Wapakoneta, Ohio Information
Wapakoneta City Hall
Home of the First Man on the Moon, Home of Neil Armstrong, Moon City
Location of Wapakoneta, Ohio
Location of Wapakoneta in Auglaize County
WAPAKONETA OHIO Latitude and Longitude:
|Incorporated||March 2, 1849|
|• Mayor||Thomas A. Stinebaugh ( R)|
|• Total||6.26 sq mi (16.21 km2)|
|• Land||6.21 sq mi (16.08 km2)|
|• Water||0.05 sq mi (0.13 km2)|
|Elevation||895 ft (272 m)|
| • Estimate |
|• Density||1,588.9/sq mi (613.5/km2)|
|Time zone||UTC-5 ( EST)|
|• Summer ( DST)||UTC-4 ( EDT)|
|Area code(s)||419, 567|
|FIPS code||39-80766 |
|GNIS feature ID||1070980 |
Wapakoneta, ( //, local pronunciation: [wɒpəkəˈnɛɾə]) is a city in and the county seat of Auglaize County,  Ohio, United States, about 56 mi north of Dayton and 83 mi south of Toledo. The population was 9,867 at the 2010 census. It is the principal city of and is included in the Wapakoneta, Ohio Micropolitan S A, which is included in the Lima- Van Wert-Wapakoneta, Ohio CSA. The community is served by the Wapakoneta City School District.
The name “Wapakoneta” is a Shawnee word Wa. po'kanite, that means “White Garment/Cloth ”. Shawnee scholars and native speakers have recently provided information that the name likely refers to the community's status as being neutral, and as a peaceful location following the signing of the Greenville Treaty in 1794. Additionally, several sets of mastadon skeletons were uncovered around Wapakoneta in the late 1700's.
Wapakoneta is a sister city to Lengerich, North Rhine-Westphalia, Germany. Lengerich's neighboring municipalities, Ladbergen and Lienen, are sister cities with Wapakoneta's neighbors New Knoxville and Saint Marys, respectively.
An old fort east of Wapakoneta was built by the French in 1748, and called Fort Au Glaize. An American fort was never built at the site. It was abandoned after the Battle of Fallen Timbers in 1794.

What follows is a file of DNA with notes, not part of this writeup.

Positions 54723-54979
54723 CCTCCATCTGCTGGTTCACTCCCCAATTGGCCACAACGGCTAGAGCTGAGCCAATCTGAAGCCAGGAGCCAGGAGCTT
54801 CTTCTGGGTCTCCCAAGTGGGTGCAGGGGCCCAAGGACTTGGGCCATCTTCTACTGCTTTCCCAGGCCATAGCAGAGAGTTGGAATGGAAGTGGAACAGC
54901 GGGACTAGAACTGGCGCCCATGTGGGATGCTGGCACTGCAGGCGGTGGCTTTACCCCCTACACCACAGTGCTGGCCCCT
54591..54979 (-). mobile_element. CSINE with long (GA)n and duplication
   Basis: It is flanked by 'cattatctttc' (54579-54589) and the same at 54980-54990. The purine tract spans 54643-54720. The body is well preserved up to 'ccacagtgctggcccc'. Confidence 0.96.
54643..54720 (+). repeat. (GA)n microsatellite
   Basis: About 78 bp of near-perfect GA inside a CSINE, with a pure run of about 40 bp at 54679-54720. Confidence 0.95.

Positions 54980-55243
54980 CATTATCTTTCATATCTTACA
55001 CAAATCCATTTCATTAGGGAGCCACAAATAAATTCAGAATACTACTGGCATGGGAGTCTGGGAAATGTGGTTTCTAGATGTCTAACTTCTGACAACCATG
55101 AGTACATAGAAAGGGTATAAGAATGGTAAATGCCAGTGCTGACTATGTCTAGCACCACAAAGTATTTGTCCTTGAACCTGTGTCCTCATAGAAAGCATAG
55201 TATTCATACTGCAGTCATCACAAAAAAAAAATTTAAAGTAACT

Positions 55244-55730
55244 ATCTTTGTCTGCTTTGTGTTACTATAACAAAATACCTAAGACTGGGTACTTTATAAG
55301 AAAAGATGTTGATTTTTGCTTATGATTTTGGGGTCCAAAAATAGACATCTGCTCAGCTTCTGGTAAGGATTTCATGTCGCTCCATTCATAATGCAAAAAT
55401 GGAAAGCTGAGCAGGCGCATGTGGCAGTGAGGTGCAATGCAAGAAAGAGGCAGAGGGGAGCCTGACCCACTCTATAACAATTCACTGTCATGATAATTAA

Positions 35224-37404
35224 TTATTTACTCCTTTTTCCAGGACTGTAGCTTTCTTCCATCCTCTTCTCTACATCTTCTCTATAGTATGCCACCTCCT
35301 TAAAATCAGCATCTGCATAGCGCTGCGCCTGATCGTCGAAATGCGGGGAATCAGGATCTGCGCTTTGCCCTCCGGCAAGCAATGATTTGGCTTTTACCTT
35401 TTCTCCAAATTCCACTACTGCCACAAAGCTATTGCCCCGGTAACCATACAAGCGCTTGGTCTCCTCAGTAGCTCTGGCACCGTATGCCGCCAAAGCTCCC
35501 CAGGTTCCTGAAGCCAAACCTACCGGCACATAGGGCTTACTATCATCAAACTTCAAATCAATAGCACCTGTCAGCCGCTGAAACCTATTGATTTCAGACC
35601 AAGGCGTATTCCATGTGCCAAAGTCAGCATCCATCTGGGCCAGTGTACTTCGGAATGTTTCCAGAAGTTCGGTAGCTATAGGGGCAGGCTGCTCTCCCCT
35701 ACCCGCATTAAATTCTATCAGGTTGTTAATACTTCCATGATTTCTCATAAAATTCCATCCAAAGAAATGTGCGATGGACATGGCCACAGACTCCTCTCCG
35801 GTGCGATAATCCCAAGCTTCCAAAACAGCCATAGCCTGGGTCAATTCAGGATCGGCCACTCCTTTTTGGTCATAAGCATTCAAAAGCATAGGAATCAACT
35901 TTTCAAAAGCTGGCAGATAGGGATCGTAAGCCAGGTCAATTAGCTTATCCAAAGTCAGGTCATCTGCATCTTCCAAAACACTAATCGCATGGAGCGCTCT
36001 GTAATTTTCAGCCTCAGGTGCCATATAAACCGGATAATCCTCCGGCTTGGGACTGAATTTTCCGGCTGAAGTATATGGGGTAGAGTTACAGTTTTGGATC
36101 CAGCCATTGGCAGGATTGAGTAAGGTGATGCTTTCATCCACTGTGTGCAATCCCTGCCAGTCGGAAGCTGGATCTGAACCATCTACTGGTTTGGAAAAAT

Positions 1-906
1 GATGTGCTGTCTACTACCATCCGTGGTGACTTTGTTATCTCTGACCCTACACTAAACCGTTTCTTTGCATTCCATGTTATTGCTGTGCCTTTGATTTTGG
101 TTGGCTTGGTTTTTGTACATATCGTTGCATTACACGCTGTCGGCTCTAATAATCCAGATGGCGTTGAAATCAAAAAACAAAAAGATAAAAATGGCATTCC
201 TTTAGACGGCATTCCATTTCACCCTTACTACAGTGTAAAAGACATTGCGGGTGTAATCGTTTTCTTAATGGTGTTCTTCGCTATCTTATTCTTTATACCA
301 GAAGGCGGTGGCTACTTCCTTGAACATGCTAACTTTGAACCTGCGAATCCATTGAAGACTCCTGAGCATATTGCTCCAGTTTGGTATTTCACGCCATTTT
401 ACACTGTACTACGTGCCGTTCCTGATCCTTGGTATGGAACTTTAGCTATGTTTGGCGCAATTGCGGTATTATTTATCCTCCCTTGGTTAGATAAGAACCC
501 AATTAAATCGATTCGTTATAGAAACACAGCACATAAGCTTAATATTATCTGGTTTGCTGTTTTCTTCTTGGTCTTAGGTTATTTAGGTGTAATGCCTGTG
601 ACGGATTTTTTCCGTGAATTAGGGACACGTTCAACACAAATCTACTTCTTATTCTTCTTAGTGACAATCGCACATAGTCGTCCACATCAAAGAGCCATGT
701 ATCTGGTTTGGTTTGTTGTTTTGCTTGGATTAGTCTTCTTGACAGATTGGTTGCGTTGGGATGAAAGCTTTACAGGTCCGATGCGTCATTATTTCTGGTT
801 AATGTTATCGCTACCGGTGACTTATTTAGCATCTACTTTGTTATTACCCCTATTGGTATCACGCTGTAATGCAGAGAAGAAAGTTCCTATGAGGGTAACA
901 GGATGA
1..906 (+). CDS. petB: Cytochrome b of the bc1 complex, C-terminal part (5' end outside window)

Wapakoneta was named the seat of Auglaize County in 1848.
|Sources:        |
As of the census  of 2010, there were 9,867 people, 4,037 households, and 2,614 families residing in the city. The population density was 1,588.9 inhabitants per square mile (613.5/km2). There were 4,332 housing units at an average density of 697.6 per square mile (269.3/km2). The racial makeup of the city was 97.1% White, 0.4% African American, 0.3% Native American, 0.4% Asian, 0.6% from other races, and 1.2% from two or more races. Hispanic or Latino of any race were 1.6% of the population.
There were 4,037 households of which 32.6% had children under the age of 18 living with them, 46.7% were married couples living together, 12.8% had a female householder with no husband present, 5.3% had a male householder with no wife present, and 35.2% were non-families. 30.5% of all households were made up of individuals and 13.1% had someone living alone who was 65 years of age or older. The average household size was 2.39 and the average family size was 2.95.
The median age in the city was 37 years. 25.2% of residents were under the age of 18; 8.6% were between the ages of 18 and 24; 26% were from 25 to 44; 24.4% were from 45 to 64; and 15.6% were 65 years of age or older. The gender makeup of the city was 47.8% male and 52.2% female.
As of the census  of 2000, there were 9,474 people, 3,803 households, and 2,540 families residing in the city. The population density was 1,674.7 people per square mile (646.3/km²). There were 4,057 housing units at an average density of 717.2 per square mile (276.8/km²). The racial makeup of the city was 97.96% White, 0.19% African American, 0.26% Native American, 0.39% Asian, 0.05% Pacific Islander, 0.37% from other races, and 0.77% from two or more races. Hispanic or Latino of any race were 0.87% of the population.